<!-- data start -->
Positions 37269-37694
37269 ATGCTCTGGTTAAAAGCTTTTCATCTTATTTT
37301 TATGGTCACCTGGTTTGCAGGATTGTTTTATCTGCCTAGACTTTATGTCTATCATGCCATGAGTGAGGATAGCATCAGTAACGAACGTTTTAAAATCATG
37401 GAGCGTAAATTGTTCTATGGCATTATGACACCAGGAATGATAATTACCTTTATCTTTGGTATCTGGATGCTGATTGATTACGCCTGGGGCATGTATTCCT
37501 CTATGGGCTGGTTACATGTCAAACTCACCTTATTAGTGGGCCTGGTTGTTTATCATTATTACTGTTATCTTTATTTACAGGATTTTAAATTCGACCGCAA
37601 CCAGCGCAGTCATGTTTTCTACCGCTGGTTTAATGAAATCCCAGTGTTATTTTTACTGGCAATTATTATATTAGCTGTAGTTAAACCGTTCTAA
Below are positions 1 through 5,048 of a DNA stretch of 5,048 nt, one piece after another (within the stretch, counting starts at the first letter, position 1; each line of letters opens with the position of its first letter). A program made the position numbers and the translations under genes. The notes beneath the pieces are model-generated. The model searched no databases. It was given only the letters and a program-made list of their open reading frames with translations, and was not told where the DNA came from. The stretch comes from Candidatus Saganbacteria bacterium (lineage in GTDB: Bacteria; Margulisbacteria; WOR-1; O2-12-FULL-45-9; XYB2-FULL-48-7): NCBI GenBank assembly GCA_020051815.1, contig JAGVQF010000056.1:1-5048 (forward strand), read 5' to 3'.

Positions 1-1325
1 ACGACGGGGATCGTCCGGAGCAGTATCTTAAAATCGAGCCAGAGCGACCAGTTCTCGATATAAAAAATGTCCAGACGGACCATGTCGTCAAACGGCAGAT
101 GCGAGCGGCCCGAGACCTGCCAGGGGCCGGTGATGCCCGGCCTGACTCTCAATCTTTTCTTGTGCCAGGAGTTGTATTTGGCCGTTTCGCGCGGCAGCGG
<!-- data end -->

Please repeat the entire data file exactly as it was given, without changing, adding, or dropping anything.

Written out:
Positions 37269-37694
37269 ATGCTCTGGTTAAAAGCTTTTCATCTTATTTT
37301 TATGGTCACCTGGTTTGCAGGATTGTTTTATCTGCCTAGACTTTATGTCTATCATGCCATGAGTGAGGATAGCATCAGTAACGAACGTTTTAAAATCATG
37401 GAGCGTAAATTGTTCTATGGCATTATGACACCAGGAATGATAATTACCTTTATCTTTGGTATCTGGATGCTGATTGATTACGCCTGGGGCATGTATTCCT
37501 CTATGGGCTGGTTACATGTCAAACTCACCTTATTAGTGGGCCTGGTTGTTTATCATTATTACTGTTATCTTTATTTACAGGATTTTAAATTCGACCGCAA
37601 CCAGCGCAGTCATGTTTTCTACCGCTGGTTTAATGAAATCCCAGTGTTATTTTTACTGGCAATTATTATATTAGCTGTAGTTAAACCGTTCTAA
Below are positions 1 through 5,048 of a DNA stretch of 5,048 nt, one piece after another (within the stretch, counting starts at the first letter, position 1; each line of letters opens with the position of its first letter). A program made the position numbers and the translations under genes. The notes beneath the pieces are model-generated. The model searched no databases. It was given only the letters and a program-made list of their open reading frames with translations, and was not told where the DNA came from. The stretch comes from Candidatus Saganbacteria bacterium (lineage in GTDB: Bacteria; Margulisbacteria; WOR-1; O2-12-FULL-45-9; XYB2-FULL-48-7): NCBI GenBank assembly GCA_020051815.1, contig JAGVQF010000056.1:1-5048 (forward strand), read 5' to 3'.

Positions 1-1325
1 ACGACGGGGATCGTCCGGAGCAGTATCTTAAAATCGAGCCAGAGCGACCAGTTCTCGATATAAAAAATGTCCAGACGGACCATGTCGTCAAACGGCAGAT
101 GCGAGCGGCCCGAGACCTGCCAGGGGCCGGTGATGCCCGGCCTGACTCTCAATCTTTTCTTGTGCCAGGAGTTGTATTTGGCCGTTTCGCGCGGCAGCGG